This failure in coverage in Brazil happened because almost 60% of Brazilian cities were unable to reach 95% measles vaccination coverage in 1999. Furthermore, the measles vaccine does not provide total protection: when shots are given between the ages of nine months and one year, they protect only 80 to 85% of children,23-25 or even less.26 The best protection (as measured by seroconversion) is achieved between the ages of 12 and 15 months, when it reaches up to 95 to 98%.2 After one year of age, vaccine failure can affect 7 to 8% of vaccinated children.4,27,28

 

OBJECTIVE

The aim of this study was to assess the role of communication channels and other risk factors associated with failure to receive the measles vaccine at the right time in the city of São Paulo, Brazil, up to the year 2000.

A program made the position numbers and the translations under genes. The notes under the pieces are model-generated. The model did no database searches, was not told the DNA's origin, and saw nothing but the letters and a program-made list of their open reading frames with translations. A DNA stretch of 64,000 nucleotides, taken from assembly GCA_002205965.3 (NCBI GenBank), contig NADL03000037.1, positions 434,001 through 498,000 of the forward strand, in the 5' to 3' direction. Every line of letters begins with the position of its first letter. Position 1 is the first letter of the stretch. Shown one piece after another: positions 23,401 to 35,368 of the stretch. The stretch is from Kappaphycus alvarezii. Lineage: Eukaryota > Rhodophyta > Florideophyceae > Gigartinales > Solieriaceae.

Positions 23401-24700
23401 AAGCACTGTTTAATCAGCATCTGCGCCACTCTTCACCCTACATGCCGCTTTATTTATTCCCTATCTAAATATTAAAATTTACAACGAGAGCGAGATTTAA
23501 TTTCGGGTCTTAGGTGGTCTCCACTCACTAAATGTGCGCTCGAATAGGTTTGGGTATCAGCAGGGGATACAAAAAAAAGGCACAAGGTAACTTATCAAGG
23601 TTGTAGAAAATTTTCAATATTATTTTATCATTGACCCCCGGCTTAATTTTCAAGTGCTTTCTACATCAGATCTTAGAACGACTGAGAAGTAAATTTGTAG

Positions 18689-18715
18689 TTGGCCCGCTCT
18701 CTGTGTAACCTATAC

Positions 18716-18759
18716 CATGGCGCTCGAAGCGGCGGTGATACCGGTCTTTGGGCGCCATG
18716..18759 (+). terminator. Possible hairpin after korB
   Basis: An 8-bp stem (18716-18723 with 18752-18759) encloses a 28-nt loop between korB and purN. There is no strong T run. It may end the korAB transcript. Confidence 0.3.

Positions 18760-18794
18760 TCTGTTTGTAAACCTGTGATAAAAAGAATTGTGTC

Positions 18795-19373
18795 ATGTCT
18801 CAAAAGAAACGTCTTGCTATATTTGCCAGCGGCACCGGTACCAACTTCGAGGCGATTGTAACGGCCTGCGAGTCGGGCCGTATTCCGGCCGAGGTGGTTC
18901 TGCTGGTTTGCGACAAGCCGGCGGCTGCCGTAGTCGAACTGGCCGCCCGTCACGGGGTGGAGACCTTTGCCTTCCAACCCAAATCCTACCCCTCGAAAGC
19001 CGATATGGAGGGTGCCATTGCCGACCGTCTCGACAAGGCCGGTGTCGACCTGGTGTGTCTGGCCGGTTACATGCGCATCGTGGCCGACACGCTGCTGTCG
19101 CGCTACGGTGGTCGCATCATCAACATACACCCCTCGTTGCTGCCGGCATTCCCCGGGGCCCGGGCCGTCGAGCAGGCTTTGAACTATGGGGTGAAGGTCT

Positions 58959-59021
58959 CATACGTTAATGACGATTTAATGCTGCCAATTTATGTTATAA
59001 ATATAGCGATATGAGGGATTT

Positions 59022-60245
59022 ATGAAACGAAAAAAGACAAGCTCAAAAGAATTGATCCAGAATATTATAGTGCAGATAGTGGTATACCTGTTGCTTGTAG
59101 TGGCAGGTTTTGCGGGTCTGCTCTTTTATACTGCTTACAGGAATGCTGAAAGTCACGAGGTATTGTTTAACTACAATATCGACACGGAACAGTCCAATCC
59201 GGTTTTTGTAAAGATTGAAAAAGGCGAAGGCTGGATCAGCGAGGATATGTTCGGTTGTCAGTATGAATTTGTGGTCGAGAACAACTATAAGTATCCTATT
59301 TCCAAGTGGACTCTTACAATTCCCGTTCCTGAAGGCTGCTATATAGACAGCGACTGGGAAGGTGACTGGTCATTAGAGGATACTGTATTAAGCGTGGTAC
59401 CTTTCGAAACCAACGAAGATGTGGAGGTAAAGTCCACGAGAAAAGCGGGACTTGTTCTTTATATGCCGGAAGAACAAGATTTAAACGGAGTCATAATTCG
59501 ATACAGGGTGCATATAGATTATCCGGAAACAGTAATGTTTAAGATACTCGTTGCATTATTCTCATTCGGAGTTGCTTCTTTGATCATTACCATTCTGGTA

METHOD

CASE-CONTROL STUDY

We compared people who vaccinated their children correctly against measles (controls) with those who did not vaccinate their children, or delayed the visit to the primary care center to get the shots, or took them too early, according to the vaccination schedule. Assuming that children who had measles during the great 1997 epidemic in São Paulo28 would probably have had an incomplete vaccination card, we searched for the cases mainly in a State Health Bureau database that contained names and addresses of children who had suffered from measles during the great 1997 outbreak. The sample was obtained based on differences of proportions (40% among exposed and 20% among nonexposed individuals), with alpha of 5% and test power (1-beta) of 80%. The neighborhoods were randomly chosen from this database until 61 subjects and 61 controls were interviewed (accordingly to a first-classification scheme: "CL I"), with controls living in the same street or block as the paired-subject. All vaccination cards were checked, so that we could obtain the exact measles vaccination status of each child.